WASHINGTON — It seems a foregone conclusion that President Donald Trump will be acquitted of impeachment charges by the Republican majority in the Senate. But that didn’t stop a group of frustrated current and former Republicans who want Trump to be removed from office from trying to get GOP senators to listen to them.
The band of five, including a top Reagan administration official and a George W. Bush administration assistant labor secretary, went to senators’ offices to urge them to hear from witnesses and to support a fair impeachment trial.
None of the GOP senators they tried to visit — Lisa Murkowski of Alaska, David Perdue of Georgia, Mitt Romney of Utah and Susan Collins of Maine, among others — were available to speak with them, although they did get to make their case to staffers.
Linda Chavez, who was once the highest-ranking woman in the Ronald Reagan White House and ran for Senate in Maryland in 1986, said Trump does not stand for the same things as previous Republican presidents.
“We cannot have a fair trial without hearing from all the witnesses and seeing all the evidence,” Chavez said. “(Senate Majority Leader Mitch McConnell) is there to be impartial. He’s not there to do the White House’s bidding.”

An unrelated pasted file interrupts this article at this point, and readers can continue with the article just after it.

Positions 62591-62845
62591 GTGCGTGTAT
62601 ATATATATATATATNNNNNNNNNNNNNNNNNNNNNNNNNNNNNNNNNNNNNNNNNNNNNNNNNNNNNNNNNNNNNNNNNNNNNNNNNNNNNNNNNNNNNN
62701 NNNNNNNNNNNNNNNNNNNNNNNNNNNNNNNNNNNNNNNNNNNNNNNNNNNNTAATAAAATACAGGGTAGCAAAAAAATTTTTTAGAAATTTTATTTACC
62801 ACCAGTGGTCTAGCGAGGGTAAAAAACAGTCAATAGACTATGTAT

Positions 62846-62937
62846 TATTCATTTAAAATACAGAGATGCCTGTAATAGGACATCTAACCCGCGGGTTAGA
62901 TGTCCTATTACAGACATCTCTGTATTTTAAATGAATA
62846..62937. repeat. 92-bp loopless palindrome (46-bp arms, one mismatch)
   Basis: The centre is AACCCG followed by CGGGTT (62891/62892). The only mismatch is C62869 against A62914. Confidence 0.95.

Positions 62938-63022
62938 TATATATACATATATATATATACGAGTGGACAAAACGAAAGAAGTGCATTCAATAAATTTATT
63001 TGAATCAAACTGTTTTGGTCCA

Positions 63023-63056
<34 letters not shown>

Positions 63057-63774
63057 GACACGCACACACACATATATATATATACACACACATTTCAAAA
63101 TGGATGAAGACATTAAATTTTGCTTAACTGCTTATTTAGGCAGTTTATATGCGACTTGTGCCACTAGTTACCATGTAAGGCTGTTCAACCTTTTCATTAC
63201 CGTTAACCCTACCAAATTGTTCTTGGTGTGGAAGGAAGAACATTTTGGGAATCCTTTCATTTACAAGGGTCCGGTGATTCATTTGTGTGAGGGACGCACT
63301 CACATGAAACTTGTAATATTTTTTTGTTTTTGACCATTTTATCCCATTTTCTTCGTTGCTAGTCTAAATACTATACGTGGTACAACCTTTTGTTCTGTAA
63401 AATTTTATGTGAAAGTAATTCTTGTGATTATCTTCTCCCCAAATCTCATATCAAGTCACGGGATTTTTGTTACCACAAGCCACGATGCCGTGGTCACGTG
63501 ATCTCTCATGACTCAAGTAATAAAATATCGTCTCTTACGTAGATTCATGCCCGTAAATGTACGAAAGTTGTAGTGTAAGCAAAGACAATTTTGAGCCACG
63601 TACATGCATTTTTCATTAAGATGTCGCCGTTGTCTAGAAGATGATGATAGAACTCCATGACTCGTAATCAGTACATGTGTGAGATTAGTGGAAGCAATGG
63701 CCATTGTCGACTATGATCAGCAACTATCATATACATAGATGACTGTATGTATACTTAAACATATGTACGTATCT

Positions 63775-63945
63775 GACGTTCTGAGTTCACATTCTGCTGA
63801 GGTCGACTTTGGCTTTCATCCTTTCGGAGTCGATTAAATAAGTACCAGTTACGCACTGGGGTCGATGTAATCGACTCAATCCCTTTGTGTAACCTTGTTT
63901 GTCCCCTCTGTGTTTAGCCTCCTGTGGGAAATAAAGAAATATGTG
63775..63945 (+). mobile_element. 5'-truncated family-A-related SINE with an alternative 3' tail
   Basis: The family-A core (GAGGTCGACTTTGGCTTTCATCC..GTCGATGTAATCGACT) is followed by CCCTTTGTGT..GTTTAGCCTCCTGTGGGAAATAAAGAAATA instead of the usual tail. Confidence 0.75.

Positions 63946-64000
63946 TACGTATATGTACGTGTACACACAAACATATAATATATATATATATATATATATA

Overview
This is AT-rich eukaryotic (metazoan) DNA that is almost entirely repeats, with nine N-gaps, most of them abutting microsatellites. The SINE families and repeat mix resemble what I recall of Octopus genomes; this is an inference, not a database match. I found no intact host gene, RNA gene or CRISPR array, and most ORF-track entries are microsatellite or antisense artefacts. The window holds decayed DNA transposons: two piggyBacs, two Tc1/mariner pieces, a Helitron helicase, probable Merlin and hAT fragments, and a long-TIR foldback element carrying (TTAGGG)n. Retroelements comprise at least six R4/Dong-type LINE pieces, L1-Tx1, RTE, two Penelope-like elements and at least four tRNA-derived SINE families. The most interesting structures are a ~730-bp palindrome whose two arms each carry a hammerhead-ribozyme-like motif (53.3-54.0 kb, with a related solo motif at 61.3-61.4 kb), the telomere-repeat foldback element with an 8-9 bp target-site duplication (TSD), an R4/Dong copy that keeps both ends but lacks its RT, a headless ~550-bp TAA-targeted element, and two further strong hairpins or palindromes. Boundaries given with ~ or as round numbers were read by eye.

The group also included Emil Frankel, assistant secretary of labor in the Bush administration, Aron Schulz, a 28-year-old Republican from Oklahoma, and Heidi Hill, an advisory councilwoman for the Republican Women for Progress.
Berin Szoka, a lawyer who runs a free-market technology policy think tank, organized the event. Szoka was involved in Republican politics before leaving the party after Trump’s election and said he would support any Democratic presidential nominee in November’s election.
He said the trial McConnell promised is essentially “a sham,” and that it will take generational change for the GOP to rebound from the Trump era.
“There are just increasingly few Americans who think the Republican Party is committed to impartial justice,” Szoka said. “It’s up to Republican senators to demand to hear from all the witnesses. That’s what this issue today is about — whether we’re going to have a trial of impartial justice, whether they’re going to actually hear from witnesses and take evidence.”
Hill said more than 20 million people have left the Republican Party since the 2016 election, many of them white, educated, suburban women.
For the GOP to regain some of those members, she said, Republicans need to turn more attention to women and stay away from extremist politics.
“I’d like to see the Republican Party come back to the center,” Hill said. “Not just the far right, not dogged followers. I’d like to return to an intelligent, thinking party.”